copd (Chronic Obstructive Pulmonary Disease)


Chronic obstructive pulmonary disease (COPD) is a common lung disease causing restricted airflow and breathing problems. It is sometimes called emphysema or chronic bronchitis.

In people with COPD, the lungs can get damaged or clogged with phlegm. Symptoms include cough, sometimes with phlegm, difficulty breathing, wheezing and tiredness.

Smoking and air pollution are the most common causes of COPD. People with COPD are at higher risk of other health problems.

COPD is not curable but symptoms can improve if one avoids smoking and exposure to air pollution and gets vaccines to prevent infections. It can also be treated with medicines, oxygen and pulmonary rehabilitation.


The most common symptoms of COPD are difficulty breathing, chronic cough (sometimes with phlegm) and feeling tired.

COPD symptoms can get worse quickly. These are called flare-ups. These usually last for a few days and often require additional medicine.

People with COPD also have a higher risk for other health problems. These include:

  • lung infections, like the flu or pneumonia
  • lung cancer
  • heart problems
  • weak muscles and brittle bones
  • depression and anxiety.

Common symptoms of COPD develop from mid-life onwards. As COPD progresses, people find it more difficult to carry out their normal daily activities, often due to breathlessness. There may be a considerable financial burden due to limitation of workplace and home productivity, and costs of medical treatment.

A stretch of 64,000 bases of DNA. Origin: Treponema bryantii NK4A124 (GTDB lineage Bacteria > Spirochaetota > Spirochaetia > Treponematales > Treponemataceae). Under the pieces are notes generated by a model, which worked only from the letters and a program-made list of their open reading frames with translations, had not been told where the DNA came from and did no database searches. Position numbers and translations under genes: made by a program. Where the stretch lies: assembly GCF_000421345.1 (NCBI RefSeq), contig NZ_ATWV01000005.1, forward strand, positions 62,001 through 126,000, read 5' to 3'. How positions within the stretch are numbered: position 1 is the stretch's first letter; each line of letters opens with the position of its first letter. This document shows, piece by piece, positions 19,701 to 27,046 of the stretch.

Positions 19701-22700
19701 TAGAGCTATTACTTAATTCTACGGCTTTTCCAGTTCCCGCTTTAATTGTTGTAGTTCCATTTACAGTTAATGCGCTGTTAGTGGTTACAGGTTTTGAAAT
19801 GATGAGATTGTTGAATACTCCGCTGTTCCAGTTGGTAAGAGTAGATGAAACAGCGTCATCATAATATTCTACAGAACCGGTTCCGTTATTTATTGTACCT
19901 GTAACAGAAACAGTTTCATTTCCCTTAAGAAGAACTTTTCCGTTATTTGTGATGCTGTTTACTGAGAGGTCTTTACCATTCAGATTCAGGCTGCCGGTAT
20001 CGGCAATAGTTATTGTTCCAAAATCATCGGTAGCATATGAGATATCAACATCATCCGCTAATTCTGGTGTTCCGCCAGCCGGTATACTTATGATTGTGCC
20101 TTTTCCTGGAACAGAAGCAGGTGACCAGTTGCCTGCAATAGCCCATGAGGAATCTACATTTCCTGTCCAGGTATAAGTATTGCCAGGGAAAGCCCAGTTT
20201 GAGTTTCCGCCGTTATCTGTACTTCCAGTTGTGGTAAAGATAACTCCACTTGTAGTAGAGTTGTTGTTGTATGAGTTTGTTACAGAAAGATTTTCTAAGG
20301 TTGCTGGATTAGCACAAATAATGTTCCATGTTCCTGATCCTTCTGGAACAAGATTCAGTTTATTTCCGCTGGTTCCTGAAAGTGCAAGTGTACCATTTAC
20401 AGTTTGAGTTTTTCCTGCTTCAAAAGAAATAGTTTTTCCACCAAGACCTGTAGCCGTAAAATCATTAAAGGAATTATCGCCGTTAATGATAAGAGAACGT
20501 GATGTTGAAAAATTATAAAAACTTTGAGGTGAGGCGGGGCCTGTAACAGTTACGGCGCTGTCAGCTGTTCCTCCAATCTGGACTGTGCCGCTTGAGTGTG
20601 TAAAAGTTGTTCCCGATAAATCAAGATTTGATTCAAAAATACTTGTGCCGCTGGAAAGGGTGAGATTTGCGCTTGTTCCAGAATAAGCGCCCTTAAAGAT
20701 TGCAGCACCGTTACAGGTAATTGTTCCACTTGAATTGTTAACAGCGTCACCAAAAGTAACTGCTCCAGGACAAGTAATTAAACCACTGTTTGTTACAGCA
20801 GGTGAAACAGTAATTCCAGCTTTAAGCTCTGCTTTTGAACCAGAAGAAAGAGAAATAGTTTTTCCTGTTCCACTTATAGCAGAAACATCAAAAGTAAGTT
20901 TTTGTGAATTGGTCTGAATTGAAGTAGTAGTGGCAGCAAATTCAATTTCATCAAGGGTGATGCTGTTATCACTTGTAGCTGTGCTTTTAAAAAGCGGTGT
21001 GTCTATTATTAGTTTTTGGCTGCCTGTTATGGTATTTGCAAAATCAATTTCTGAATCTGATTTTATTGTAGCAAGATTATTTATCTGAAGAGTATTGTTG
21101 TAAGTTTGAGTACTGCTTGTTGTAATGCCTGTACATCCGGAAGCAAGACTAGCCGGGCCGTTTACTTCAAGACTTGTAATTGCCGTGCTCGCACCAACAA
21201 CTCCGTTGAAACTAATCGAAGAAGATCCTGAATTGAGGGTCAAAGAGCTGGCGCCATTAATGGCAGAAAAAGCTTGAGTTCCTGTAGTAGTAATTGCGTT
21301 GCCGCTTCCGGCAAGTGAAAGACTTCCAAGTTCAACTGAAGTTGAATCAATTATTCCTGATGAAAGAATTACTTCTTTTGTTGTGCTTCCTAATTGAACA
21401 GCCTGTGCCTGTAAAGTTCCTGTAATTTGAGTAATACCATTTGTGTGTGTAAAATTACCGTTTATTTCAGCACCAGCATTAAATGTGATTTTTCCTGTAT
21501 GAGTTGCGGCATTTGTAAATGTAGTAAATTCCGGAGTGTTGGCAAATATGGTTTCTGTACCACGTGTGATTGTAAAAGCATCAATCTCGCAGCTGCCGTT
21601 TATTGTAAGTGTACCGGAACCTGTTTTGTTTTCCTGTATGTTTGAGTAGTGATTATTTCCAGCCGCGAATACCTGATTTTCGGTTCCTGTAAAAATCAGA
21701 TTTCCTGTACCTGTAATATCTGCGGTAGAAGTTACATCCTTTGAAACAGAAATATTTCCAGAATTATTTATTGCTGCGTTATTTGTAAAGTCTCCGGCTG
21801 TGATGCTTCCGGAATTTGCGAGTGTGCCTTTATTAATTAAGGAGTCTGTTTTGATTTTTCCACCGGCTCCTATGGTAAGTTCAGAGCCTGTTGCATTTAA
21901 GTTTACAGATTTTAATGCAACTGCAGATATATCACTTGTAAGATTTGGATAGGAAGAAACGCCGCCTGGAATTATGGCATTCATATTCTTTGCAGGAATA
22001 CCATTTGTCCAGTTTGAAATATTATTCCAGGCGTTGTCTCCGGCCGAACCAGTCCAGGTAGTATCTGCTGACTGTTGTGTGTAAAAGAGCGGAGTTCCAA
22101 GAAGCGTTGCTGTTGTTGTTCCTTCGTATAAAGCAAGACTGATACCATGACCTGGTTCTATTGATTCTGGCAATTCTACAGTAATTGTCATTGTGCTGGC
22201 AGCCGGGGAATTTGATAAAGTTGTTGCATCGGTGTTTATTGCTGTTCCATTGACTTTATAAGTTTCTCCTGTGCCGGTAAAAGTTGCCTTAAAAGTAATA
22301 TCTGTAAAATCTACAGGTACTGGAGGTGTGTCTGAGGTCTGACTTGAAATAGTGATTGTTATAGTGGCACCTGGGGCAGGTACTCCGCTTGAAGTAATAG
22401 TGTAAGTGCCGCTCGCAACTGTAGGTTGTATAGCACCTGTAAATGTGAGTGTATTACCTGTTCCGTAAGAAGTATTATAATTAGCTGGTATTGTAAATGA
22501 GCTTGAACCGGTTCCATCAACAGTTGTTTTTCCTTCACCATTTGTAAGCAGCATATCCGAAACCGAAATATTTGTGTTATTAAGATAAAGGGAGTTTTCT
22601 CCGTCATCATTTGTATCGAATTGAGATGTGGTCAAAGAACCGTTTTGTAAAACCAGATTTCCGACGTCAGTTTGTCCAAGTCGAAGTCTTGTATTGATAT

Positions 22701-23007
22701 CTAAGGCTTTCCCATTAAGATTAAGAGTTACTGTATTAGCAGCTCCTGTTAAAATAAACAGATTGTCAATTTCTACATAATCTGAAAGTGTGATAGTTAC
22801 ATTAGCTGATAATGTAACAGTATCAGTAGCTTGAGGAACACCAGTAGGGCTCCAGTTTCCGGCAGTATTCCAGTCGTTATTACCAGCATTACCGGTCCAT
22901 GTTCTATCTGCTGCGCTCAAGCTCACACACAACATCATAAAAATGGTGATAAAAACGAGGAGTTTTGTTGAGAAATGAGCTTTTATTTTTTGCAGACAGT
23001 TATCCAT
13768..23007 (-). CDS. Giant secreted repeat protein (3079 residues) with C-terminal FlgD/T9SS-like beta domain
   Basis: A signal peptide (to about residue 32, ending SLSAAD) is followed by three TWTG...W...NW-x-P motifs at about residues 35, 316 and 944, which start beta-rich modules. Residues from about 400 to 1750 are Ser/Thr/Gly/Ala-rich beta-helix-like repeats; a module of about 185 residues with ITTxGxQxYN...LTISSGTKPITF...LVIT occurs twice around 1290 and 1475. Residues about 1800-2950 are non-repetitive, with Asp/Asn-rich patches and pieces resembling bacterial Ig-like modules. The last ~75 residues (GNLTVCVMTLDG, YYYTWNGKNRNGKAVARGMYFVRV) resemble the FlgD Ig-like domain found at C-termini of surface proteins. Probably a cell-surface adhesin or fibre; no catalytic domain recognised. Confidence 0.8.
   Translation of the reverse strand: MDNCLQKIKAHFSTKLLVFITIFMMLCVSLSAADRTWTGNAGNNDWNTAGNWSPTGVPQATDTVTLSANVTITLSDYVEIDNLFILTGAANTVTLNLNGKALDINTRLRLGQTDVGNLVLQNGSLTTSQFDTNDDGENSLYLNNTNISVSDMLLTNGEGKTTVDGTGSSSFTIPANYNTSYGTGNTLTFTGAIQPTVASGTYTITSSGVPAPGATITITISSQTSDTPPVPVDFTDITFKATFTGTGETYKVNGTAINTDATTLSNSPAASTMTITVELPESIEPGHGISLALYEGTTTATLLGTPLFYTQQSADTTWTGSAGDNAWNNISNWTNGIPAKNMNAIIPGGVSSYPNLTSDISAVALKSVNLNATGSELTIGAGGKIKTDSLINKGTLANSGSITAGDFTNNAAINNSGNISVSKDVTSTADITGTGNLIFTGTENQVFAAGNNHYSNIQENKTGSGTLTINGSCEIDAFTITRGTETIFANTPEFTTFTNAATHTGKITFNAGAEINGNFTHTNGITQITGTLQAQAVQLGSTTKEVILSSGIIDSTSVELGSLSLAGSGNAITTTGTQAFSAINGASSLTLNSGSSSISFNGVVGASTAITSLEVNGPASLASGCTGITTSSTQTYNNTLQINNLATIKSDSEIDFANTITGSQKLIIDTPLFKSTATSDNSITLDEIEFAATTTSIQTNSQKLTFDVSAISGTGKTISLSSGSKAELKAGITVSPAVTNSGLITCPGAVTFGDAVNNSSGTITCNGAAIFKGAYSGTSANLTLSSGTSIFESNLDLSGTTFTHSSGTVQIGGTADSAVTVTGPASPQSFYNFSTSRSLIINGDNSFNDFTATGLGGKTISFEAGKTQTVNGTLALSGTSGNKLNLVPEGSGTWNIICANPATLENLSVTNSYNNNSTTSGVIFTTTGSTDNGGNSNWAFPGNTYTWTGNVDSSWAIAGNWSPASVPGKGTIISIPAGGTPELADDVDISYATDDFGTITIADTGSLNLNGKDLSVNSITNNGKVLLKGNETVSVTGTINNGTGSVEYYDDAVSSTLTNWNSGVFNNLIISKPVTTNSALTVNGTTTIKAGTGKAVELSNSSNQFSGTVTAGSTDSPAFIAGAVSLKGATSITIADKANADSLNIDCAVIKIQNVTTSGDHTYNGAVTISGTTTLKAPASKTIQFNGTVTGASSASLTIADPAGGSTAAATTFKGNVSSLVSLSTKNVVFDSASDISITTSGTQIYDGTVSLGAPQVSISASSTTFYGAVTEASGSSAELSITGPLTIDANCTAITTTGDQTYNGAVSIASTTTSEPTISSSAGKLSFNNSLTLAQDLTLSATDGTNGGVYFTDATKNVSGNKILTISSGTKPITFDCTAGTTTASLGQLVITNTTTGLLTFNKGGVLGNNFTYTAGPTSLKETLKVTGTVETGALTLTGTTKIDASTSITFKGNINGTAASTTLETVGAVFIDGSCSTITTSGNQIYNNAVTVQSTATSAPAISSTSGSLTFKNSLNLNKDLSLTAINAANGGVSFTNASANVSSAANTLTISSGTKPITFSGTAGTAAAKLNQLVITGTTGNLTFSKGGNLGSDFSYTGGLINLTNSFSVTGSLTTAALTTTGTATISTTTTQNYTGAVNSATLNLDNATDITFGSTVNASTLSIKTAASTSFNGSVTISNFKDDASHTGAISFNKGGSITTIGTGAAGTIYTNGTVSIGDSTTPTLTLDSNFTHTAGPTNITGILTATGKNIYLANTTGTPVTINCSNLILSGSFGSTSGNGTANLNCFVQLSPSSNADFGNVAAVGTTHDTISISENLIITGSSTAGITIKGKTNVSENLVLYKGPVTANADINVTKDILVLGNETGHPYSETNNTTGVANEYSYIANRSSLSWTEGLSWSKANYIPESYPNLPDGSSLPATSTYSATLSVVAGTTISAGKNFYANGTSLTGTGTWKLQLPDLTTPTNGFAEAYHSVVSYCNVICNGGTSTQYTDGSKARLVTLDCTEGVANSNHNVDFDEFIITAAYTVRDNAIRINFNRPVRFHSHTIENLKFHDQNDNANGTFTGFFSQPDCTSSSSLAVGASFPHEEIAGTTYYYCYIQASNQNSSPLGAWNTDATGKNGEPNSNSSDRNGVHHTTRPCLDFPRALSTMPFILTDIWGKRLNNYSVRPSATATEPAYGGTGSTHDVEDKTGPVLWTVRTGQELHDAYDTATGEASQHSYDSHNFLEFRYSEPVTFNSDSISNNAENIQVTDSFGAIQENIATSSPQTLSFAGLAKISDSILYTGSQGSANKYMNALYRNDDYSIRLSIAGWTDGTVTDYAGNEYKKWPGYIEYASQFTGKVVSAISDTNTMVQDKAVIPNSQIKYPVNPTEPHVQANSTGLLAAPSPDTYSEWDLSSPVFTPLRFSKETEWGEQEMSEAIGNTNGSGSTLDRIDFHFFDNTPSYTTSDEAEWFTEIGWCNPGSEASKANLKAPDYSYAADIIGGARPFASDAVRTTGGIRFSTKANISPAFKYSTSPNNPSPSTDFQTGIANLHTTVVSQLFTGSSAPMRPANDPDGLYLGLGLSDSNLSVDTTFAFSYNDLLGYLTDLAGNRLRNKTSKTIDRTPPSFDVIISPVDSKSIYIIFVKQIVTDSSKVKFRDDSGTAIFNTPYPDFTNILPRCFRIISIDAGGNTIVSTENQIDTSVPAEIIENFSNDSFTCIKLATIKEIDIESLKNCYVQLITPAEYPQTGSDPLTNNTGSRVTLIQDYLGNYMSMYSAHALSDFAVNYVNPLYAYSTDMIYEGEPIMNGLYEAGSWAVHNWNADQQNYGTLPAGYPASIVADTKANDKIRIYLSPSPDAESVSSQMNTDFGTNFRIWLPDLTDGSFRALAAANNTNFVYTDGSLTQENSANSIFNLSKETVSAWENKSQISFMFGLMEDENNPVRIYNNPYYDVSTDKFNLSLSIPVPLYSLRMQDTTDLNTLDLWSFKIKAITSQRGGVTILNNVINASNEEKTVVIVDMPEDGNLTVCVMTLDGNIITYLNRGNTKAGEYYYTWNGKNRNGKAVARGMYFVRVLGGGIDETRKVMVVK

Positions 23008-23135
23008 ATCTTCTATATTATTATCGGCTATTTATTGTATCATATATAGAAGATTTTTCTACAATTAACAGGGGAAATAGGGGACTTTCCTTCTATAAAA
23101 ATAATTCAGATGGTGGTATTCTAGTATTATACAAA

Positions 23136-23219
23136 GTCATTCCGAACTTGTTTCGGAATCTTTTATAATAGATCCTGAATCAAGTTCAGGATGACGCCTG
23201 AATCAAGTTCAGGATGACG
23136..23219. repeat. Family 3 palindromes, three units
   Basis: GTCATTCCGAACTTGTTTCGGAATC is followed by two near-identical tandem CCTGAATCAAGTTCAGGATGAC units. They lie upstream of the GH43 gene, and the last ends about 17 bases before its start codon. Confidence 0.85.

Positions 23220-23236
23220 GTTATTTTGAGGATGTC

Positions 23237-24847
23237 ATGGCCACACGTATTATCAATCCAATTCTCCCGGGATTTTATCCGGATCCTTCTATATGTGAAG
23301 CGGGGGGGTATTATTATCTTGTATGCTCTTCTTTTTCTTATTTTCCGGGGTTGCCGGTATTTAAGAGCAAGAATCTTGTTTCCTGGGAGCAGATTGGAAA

COPD is sometimes called emphysema or chronic bronchitis. Emphysema usually refers to destruction of the tiny air sacs at the end of the airways in the lungs. Chronic bronchitis refers to a chronic cough with the production of phlegm resulting from inflammation in the airways. COPD and asthma share common symptoms (cough, wheeze and difficulty breathing) and people may have both conditions.


Several processes can cause the airways to become narrow and lead to COPD. There may be destruction of parts of the lung, mucus blocking the airways, and inflammation and swelling of the airway lining.

COPD develops gradually over time, often resulting from a combination of risk factors:

  • tobacco exposure from active smoking or passive exposure to second-hand smoke;
  • occupational exposure to dusts, fumes or chemicals;
  • indoor air pollution: biomass fuel (wood, animal dung, crop residue) or coal is frequently used for cooking and heating in low- and middle-income countries with high levels of smoke exposure;
  • early life events such as poor growth in utero, prematurity, and frequent or severe respiratory infections in childhood that prevent maximum lung growth;
  • asthma in childhood; and a rare genetic condition called alpha-1 antitrypsin deficiency, which can cause COPD at a young age.

COPD should be suspected if a person has typical symptoms, and the diagnosis confirmed by a breathing test called spirometry, which measures how the lungs are working. In low- and middle-income countries, spirometry is often not available and so the diagnosis may be missed.


COPD isn’t curable, but it can get better by not smoking, avoiding air pollution and getting vaccines. It can be treated with medicines, oxygen and pulmonary rehabilitation.

There are several treatments available for COPD.

Inhaled medicines that open and reduce swelling in the airways are the main treatments.